Our Firstrade risk team monitors potential expiration risk throughout the day and periodically sends email notifications to accounts that have excessive potential expiration risk.  Starting at 90 minutes before market close, the risk team will start to close out the (in the money / out of the money) expiring options positions that may be subject to potential exercise / assignment, depending upon account equity, buying power, and market conditions.

For Long Puts to be eligible for exercise, the underlying stock must be either held long in your account or available to short (listed under the  Easy to Borrow List). Generally, out-of-the-money option contracts expire worthless.  However, the Out-of-the-Money (OTM) short options positions could potentially still get assigned, because after-hours price action can turn an OTM option into an “ITM option”, and the long option holders may request to exercise their long options even though their long option may have expired OTM based on the closing price. 

You should review your account status for any contracts that you do not have sufficient buying power/shares to support the potential exercise/assignment; these contracts must be closed out at least 90 minutes before the market closes on the option expiration date, to avoid potential cash calls, margin calls, and forced liquidation with additional processing fees.

Note:
If for any reason we can't sell your option contract, and your account doesn’t have the required buying power or shares to exercise it, we'll typically attempt to submit a Do Not Exercise request, and your option contract will expire worthless.

To determine if an option position is “at risk of being in the money,” Firstrade will calculate the Range of Price Shock, the potential magnitude of underlying stock price’s movement on the expiration date. If your option’s strike price falls within these parameters, it’s considered “at risk of being in the money”, and if your account doesn’t have the necessary buying power to cover the potential exercise/assignment, we’ll typically close out your option position.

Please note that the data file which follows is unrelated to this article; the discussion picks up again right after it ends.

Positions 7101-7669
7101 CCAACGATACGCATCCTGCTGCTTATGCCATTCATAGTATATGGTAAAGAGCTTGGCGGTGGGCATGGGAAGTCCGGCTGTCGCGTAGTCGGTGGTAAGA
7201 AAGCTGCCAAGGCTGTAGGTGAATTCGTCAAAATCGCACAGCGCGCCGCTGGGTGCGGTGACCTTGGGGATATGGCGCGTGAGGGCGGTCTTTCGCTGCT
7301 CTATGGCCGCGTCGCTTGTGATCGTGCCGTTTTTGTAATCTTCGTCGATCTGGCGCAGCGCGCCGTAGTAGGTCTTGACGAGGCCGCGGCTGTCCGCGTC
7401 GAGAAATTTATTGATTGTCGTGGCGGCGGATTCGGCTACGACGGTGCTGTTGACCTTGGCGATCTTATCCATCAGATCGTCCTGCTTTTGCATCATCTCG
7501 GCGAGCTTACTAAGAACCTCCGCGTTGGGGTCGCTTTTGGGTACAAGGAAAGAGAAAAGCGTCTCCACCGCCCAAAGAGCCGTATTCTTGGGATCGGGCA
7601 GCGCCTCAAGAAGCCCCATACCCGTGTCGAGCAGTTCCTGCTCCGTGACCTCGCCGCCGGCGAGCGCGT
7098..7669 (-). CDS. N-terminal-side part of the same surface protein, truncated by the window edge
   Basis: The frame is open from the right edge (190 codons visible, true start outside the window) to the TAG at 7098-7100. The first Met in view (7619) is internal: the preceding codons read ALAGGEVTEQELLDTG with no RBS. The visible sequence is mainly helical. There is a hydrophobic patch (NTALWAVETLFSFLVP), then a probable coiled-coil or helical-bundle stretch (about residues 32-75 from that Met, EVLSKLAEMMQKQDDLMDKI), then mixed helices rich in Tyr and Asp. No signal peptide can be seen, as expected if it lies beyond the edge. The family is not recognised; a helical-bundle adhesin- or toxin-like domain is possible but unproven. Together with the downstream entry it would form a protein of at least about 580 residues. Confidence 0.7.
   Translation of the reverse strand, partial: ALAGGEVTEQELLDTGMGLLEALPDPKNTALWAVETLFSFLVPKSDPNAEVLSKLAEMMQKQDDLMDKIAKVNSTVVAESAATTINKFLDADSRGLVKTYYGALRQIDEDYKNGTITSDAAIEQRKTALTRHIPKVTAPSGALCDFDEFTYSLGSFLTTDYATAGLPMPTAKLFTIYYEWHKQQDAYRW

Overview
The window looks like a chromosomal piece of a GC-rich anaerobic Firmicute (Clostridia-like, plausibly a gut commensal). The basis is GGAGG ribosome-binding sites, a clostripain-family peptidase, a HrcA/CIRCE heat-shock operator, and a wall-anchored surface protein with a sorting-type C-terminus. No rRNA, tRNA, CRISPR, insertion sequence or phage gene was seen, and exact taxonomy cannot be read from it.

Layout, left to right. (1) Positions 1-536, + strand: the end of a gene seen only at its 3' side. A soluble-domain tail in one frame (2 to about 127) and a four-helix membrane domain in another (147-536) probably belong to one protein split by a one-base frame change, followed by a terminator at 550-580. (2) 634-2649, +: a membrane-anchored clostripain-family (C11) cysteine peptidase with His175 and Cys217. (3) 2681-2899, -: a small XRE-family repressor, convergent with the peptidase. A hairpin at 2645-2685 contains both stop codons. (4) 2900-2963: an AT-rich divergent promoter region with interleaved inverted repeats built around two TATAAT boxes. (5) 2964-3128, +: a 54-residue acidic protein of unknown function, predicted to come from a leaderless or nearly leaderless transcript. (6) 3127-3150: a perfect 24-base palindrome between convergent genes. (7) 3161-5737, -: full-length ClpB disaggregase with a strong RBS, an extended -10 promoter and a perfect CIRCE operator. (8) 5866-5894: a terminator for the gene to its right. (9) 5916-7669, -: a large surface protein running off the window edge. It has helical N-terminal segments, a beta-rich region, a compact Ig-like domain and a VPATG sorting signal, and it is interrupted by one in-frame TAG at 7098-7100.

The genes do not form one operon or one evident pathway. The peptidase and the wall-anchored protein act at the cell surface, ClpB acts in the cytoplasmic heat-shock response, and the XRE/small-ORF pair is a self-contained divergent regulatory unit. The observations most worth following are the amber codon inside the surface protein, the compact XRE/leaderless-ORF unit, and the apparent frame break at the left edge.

The only way for you to eliminate this expiration risk is to close out short option position(s) at least 90 minutes before market close at expiration.

The following is a quick guide of what to expect when and if your options are exercised or assigned:

Strategy
Action
Result
Long Call
Exercised
Purchase shares of the underlying stock at the strike price.
Short Call
Assigned
Sell shares of the underlying stock at the strike price and may result in a short stock position
Long Put
Exercised
Sell shares of the underlying stock at the strike price.
Short Put
Assigned
Purchase shares of the underlying stock at the strike price and result in a long stock position

In The Money (ITM)

  • A call option is in the money if the underlying stock price is above the option’s strike price. 
  • A put option is in the money if the underlying stock price is below the option’s strike price. 

Note: 
Please keep in mind that an option contract being “In the Money” doesn’t necessarily mean that its holders will make a profit if they were to exercise it.